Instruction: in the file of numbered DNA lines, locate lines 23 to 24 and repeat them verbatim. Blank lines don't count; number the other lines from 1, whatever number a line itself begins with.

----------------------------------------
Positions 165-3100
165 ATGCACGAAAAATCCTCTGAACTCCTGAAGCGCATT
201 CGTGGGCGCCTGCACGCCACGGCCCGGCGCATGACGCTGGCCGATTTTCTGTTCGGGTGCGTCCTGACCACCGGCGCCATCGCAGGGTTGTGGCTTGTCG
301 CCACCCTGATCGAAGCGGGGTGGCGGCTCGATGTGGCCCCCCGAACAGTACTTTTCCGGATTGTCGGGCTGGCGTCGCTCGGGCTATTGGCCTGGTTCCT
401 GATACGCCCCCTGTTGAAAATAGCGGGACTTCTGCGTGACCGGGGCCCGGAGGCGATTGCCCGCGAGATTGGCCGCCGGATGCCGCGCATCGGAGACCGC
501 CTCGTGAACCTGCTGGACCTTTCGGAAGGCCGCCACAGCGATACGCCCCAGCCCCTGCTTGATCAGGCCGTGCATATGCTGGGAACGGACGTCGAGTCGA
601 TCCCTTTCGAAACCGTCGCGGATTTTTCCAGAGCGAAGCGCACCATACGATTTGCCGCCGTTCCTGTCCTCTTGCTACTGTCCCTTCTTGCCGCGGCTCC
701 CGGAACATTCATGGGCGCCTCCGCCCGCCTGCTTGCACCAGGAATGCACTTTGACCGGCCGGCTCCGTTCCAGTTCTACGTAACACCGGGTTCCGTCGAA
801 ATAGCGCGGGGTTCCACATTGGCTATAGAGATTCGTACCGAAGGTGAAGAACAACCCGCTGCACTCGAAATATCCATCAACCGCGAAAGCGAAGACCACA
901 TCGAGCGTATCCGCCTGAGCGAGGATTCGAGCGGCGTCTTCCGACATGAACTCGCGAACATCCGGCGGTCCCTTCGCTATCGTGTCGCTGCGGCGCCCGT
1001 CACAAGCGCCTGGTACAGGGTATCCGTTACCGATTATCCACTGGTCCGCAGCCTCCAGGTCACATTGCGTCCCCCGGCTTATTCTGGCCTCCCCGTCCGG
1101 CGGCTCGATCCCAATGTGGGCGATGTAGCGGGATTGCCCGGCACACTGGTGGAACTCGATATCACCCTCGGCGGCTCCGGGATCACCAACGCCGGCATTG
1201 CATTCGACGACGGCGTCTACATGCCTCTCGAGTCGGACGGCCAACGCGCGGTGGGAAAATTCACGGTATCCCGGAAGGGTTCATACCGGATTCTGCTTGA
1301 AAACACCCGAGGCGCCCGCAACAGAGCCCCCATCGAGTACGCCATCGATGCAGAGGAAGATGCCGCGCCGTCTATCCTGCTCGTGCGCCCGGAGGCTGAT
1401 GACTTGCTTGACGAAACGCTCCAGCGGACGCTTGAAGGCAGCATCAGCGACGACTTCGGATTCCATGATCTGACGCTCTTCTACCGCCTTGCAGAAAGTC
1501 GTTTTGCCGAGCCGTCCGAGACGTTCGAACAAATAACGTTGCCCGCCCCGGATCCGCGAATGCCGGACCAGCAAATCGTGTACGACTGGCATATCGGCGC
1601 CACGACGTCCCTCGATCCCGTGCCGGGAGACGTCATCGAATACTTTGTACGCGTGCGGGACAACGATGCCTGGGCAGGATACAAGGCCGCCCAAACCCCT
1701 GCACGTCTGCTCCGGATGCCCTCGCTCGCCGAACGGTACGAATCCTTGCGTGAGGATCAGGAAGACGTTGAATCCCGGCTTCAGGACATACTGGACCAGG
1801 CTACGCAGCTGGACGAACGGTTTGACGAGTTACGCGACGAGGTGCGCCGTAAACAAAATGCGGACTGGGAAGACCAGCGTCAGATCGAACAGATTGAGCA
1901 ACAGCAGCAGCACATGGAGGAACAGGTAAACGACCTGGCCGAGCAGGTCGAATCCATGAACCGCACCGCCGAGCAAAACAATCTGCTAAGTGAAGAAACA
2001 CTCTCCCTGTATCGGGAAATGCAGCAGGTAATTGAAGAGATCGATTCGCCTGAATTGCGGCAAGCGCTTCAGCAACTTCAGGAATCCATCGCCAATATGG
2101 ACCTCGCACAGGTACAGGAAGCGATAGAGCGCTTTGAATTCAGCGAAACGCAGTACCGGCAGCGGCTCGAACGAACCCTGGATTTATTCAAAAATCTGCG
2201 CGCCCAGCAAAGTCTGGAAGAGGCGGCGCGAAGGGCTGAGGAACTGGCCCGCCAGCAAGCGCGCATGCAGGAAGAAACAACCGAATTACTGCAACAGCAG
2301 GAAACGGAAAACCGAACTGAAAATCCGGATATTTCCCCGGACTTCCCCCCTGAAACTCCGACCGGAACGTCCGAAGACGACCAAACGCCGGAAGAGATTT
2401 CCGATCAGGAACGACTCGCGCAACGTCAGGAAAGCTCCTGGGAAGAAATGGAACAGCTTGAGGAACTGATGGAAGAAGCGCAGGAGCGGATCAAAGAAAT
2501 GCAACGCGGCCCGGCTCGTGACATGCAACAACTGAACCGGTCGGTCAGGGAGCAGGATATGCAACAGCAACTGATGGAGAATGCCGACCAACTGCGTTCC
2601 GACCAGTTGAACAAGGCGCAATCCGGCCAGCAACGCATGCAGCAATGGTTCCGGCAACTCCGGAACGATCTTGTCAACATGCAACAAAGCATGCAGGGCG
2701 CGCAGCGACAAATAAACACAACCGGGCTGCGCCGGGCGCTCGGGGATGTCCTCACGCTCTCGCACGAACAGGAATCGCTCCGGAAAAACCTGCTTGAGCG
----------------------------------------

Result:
2201 CGCCCAGCAAAGTCTGGAAGAGGCGGCGCGAAGGGCTGAGGAACTGGCCCGCCAGCAAGCGCGCATGCAGGAAGAAACAACCGAATTACTGCAACAGCAG
2301 GAAACGGAAAACCGAACTGAAAATCCGGATATTTCCCCGGACTTCCCCCCTGAAACTCCGACCGGAACGTCCGAAGACGACCAAACGCCGGAAGAGATTT